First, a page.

I watched Boss Level (2020). This is a sci-fi film that is not attempting to be a serious, subtle independent sci-fi film that isn’t like a Hollywood product, and so consequently it has lots of positive qualities missing in some of the other sci-fi films I watched recently.
The introductory screen is like an 80-s arcade game and that gives us a big clue to what is happening.
In case you didn’t get the clue, the lead character has a voiceover explaining everything as we go along.
Roy Pulver is a former Special Forces guy woken up by a killer breaking in to his apartment. Having seen him off he then has to deal with the helicopter gunship firing on him from outside. He’s used to this because it’s a loop that has been occurring over 100 times and he’s slowly learned how to progress along the obstacles, but he still gets killed by one of the killers pursuing him each time.
The soundtrack is 80s soft rock and Roy is a wise-crackin’ dude getting by in a mad world. Which is to say that he is a massive irritation at least until we start getting chunks of extra plot dropped in: his ex-partner Jemma Wells is working on a top-secret science project but still needs to talk to him about their wayward son Joe.
The Science Thing is a big electronic tunnel called The Osiris Spindle and Jemma is trying to tell Roy something important about it, but she’s being spied on by her boss Col. Clive Ventor (Mel Gibson).
Ventor gives a quite-good monologue halfway, one of several points where this film shows there were some good ideas in it, even though the tone is all over the place in the final version.
There seem to be several strands here, and maybe the problem is that someone decided to put too many in, either to make it more commercial or just to figure out the plot which they couldn’t resolve otherwise.
- The basic idea of Guy Is Living In An 80s Video Game is a good one, and links to the appearance of a retro-gaming arcade later in the film. This could have been a broody dark indie film where the obvious twist is that this is the death-fantasy-vision of a sad dad who tried to bond with his estranged son over old games but didn’t get to the rendezvous before a disaster struck. But then we’d have to work very hard to make it out, without the help of the bright and breezy voiceover.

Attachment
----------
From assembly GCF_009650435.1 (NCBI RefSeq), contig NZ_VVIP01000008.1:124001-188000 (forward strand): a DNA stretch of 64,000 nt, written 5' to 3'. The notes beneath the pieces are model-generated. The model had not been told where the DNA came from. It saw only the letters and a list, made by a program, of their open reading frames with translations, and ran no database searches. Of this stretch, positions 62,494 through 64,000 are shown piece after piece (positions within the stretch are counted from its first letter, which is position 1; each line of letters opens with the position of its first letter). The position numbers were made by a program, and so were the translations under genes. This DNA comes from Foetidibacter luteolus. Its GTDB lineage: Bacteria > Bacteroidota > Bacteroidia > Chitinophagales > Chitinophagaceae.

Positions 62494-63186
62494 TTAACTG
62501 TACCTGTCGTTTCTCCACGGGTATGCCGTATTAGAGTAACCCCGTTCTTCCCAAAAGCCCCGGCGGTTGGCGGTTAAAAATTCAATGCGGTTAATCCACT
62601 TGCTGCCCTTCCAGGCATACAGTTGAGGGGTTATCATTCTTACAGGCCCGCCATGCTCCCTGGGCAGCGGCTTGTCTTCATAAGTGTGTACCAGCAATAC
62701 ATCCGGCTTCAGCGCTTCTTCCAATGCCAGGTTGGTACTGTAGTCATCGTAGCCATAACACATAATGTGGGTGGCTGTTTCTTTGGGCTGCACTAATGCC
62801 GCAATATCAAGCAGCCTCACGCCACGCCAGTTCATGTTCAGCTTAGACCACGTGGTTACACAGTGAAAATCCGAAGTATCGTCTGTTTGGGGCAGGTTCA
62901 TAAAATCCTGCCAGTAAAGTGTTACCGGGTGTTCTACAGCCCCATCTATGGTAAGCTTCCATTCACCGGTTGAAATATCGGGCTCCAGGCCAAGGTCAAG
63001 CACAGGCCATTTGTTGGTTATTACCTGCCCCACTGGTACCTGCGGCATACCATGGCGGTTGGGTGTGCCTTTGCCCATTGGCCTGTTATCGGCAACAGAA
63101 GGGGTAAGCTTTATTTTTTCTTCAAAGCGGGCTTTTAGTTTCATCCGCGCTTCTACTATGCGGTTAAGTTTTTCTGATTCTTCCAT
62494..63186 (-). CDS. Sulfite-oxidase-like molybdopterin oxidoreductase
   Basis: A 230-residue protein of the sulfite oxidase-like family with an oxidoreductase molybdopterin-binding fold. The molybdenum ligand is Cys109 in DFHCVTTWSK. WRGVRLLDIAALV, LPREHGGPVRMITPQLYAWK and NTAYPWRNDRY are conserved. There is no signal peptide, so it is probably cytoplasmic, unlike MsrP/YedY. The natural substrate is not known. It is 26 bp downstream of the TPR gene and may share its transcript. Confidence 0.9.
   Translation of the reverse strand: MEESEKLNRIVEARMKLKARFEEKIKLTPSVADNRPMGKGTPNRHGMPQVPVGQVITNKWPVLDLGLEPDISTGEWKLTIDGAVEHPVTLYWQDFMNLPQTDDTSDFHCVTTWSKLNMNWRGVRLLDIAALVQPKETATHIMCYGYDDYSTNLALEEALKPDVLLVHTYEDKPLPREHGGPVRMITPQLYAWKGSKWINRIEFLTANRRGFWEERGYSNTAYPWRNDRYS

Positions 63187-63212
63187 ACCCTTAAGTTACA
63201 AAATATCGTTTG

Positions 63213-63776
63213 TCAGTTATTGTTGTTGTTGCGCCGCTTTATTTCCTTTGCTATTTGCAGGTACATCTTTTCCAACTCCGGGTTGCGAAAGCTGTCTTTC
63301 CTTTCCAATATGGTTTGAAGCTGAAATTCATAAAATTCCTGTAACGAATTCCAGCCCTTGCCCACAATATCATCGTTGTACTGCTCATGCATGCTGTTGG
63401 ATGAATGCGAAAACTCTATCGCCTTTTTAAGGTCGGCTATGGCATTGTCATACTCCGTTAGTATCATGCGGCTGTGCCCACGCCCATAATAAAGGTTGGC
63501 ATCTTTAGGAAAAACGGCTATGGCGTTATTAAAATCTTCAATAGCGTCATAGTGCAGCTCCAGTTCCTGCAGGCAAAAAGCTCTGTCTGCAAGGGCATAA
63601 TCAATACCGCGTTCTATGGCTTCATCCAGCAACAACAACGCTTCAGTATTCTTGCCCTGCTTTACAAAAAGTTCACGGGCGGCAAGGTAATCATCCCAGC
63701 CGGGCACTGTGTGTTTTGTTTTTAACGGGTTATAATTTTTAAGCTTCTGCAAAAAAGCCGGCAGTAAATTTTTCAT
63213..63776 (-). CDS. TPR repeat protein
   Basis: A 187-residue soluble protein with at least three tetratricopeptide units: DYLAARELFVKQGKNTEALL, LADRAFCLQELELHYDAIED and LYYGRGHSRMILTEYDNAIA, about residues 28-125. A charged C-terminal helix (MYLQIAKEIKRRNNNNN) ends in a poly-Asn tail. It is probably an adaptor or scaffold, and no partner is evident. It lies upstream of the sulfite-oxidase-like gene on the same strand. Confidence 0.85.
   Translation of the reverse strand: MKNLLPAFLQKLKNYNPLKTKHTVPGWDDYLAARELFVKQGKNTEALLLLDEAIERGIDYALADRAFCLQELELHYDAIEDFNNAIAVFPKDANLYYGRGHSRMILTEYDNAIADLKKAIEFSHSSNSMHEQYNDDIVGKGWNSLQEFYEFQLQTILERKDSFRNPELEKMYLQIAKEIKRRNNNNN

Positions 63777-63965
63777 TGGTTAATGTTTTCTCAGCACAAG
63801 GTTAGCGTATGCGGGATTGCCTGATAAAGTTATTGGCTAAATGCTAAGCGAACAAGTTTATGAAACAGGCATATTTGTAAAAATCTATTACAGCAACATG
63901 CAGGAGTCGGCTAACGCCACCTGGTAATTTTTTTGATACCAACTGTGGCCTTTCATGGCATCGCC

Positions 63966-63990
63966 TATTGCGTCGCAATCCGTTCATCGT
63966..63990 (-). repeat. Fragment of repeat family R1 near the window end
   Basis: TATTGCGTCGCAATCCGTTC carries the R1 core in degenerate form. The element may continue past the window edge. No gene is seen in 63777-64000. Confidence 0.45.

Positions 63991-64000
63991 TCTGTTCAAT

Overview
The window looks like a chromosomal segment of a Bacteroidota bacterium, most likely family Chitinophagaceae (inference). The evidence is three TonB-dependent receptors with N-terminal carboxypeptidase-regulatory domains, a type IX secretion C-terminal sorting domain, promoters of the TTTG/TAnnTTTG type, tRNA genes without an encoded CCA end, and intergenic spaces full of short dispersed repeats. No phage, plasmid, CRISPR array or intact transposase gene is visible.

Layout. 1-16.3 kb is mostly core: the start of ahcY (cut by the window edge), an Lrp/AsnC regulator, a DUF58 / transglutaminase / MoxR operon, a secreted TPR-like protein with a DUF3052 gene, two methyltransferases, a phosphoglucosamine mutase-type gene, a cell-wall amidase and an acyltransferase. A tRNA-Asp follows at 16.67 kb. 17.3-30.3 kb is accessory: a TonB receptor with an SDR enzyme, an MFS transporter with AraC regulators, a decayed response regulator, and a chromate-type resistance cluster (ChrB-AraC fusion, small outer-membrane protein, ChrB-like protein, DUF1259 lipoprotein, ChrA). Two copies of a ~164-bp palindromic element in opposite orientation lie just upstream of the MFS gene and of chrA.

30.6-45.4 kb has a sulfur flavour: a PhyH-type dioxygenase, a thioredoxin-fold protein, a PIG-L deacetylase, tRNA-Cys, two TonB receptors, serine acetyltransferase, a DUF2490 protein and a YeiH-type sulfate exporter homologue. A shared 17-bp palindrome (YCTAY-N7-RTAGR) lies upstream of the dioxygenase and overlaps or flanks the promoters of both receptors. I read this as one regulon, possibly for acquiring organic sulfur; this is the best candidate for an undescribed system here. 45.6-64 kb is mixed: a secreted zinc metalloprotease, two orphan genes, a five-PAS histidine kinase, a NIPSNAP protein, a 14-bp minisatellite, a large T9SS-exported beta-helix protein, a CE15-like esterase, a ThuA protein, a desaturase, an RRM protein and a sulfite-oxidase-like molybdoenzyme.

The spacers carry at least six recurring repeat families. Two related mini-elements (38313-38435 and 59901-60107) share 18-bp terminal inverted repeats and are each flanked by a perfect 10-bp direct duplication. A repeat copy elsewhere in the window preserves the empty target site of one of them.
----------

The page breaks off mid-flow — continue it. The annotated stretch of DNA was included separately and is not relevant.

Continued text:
- Or he could be living in a virtual reality experiment modelled on 80s gaming, which would fit with the obvious detail that this world is actually like an old adventure game, with helpful clues and characters to work out in order to eventually find the exit.
- The action sequences are done with many jokey moments and asides and we are to understand that the stereotype arcade game killer characters are played as such and everyone’s in on the joke, including Mel when his character has a faux pas about whether the assassin’s sword is Japanese or Chinese.
- Instead the magic device turns out to be The Osiris Spindle which has time-twisting effects on the real non-virtual universe, and it creates time for Roy to Be A Real Dad with Joe. This also means the killers are “real”, and so perhaps Ventor’s instruction that “random freaks” had to be hired for the job was inserted into the script to rationalise their absurdity. So “it’s a video game reality” is lost.
- We have an ambiguous ending as though we’re taking it all seriously and we don’t know if the heroic man is going to succeed in his potentially self-sacrificing final roll of the dice.
The main problem is that Roy is a pain in the arse when he isn’t doing the cool stuff and is talking and relating to people instead. But I’m not sure that a “fixed” or 100% po-faced version of the film would be any better. Waffling about virtual reality and AI and lots of other tech things that are actually really boring in reality isn’t smarter than doing an honest slice of Hollywood nonsense with car chases and tough guys with machine guns. Maybe this film is out of time in the sense that it really belongs to the Ironic 90s, opening soon after Terminator 2 and just doing the Comedy Of Apocalypse without any killer robots.